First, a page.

While the idea may sound vague at first, it points in a certain direction: During his term as minister of finance, now chancellor Olaf Scholz promised to make the creation of a climate club a goal of the German G7 Presidency. The proposal’s details include the introduction of a carbon price for members. One option discussed would be to use the Carbon Border Tax Adjustment Mechanism (CBAM) proposed by the EU. Club members would gain an economic advantage as they would not be required to pay the levy. Other carbon pricing models based on taxes and emissions trading schemes, for example, could also be considered. On the other hand, the German government's proposal for the climate club stressed its desire to take an inclusive approach. The overall goal would be a commitment to pursuing the 1.5°C target and climate neutrality, involving developing countries, and a focus on technical cooperation.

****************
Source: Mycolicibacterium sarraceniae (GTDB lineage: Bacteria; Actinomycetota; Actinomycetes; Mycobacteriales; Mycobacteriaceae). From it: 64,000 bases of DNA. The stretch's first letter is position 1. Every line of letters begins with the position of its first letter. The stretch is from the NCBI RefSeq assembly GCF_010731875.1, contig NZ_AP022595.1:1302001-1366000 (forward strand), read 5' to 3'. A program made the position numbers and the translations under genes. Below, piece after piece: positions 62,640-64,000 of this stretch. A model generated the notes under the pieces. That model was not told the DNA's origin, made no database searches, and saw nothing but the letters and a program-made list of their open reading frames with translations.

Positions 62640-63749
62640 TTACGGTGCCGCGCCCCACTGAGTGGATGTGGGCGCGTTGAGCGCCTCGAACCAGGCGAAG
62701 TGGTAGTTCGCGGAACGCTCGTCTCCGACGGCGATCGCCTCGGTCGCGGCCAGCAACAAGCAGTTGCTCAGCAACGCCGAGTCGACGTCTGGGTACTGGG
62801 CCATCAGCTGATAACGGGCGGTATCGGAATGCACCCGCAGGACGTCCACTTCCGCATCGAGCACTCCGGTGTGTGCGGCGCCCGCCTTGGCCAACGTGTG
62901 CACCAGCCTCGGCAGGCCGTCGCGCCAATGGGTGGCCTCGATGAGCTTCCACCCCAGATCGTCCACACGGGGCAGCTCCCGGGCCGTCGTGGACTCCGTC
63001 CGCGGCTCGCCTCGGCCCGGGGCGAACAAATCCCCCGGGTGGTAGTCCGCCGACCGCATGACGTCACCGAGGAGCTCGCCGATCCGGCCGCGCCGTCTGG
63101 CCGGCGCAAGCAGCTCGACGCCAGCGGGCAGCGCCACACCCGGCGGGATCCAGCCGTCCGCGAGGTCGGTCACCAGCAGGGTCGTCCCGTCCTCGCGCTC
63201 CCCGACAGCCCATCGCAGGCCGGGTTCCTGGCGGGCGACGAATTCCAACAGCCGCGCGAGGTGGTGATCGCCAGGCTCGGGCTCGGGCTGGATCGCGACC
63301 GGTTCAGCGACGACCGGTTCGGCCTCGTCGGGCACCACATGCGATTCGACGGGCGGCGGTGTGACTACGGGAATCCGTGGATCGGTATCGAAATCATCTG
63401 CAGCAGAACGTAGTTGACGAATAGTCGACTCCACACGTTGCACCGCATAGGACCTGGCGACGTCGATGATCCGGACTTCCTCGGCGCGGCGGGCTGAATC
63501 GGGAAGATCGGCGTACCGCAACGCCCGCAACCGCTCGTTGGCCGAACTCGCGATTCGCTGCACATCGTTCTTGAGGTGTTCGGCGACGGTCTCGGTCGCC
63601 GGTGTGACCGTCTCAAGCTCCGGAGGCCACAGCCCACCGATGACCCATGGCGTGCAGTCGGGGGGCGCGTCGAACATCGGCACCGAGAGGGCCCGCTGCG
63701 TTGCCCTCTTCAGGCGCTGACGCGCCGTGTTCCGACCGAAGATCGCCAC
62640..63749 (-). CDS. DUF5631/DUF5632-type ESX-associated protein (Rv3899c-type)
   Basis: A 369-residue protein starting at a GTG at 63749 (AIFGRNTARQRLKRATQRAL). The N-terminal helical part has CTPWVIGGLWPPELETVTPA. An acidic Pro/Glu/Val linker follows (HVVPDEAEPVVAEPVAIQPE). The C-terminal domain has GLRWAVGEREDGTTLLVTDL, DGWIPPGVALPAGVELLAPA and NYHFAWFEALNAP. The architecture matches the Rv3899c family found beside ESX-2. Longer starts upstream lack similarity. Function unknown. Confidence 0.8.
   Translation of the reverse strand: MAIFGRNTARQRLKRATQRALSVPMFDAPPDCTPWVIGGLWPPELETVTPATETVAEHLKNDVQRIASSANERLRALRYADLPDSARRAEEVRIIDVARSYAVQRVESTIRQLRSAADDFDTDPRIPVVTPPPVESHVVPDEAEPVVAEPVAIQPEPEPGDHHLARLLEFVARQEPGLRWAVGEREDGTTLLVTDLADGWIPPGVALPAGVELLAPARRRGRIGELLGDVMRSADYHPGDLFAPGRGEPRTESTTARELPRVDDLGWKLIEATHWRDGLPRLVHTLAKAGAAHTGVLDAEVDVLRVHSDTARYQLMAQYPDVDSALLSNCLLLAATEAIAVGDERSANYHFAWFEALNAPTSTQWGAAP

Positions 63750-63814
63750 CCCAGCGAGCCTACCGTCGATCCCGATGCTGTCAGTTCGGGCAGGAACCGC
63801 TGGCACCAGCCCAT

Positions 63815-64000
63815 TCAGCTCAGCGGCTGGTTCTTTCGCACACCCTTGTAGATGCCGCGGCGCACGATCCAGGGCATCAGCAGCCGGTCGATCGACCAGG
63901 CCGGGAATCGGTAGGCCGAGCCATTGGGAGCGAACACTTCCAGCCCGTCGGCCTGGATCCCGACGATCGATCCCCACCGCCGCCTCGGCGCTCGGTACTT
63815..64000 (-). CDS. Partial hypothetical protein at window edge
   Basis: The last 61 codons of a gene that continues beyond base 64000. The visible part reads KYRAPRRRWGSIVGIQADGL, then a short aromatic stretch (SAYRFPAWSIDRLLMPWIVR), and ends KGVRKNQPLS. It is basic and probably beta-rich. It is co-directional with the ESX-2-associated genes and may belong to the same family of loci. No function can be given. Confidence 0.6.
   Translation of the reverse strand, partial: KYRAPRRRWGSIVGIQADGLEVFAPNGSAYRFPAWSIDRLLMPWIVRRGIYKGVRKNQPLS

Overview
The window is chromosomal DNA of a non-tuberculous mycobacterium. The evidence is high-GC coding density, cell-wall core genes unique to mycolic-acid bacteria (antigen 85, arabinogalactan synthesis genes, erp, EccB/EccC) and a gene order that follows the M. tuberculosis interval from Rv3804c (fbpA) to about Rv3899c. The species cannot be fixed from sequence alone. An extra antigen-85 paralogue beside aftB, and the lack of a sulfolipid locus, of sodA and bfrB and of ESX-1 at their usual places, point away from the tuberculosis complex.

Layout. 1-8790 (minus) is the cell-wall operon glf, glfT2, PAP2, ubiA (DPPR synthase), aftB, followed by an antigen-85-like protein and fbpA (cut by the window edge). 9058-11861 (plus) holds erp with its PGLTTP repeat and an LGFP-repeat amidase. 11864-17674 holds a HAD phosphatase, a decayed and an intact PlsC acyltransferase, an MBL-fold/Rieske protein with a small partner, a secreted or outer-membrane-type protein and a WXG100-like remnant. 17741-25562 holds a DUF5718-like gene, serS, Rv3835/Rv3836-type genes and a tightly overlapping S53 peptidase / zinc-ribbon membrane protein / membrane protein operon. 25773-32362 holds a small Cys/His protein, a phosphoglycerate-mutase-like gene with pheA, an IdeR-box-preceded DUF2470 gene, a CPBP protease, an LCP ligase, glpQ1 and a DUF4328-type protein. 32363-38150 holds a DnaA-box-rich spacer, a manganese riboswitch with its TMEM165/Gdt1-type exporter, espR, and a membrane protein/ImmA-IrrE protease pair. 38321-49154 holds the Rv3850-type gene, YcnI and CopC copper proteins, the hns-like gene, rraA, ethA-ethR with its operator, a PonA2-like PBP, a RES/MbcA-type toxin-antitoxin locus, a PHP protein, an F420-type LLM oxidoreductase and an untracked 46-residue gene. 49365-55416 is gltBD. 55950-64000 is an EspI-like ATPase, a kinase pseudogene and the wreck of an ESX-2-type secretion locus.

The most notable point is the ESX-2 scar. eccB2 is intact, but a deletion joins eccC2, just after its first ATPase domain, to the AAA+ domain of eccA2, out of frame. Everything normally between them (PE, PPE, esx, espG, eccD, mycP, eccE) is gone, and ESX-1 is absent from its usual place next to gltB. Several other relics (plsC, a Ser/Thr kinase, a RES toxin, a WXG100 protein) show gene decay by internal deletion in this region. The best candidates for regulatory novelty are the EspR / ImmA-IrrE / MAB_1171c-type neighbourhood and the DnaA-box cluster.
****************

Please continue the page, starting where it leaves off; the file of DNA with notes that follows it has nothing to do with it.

The idea of a climate club is not new
Broadly speaking, a “climate club” is a small or select group of actors who cooperate to accelerate progress on a particular climate issue beyond the scope of targets agreed in larger contexts such as the United Nations Framework Convention on Climate Change (UNFCCC). The idea is not new; as early as the 1960s, James M. Buchanon described clubs as economic communities and a particularly expedient form of cooperation. Likewise, Nobel laureate William Nordhaus argues that the pace of decision-making is swifter in climate clubs and that laggards/non-compliance can be more easily penalized, offering the promise of greater success than could be achieved under the UNFCCC. The debate around climate clubs has continued to evolve in the research community since then.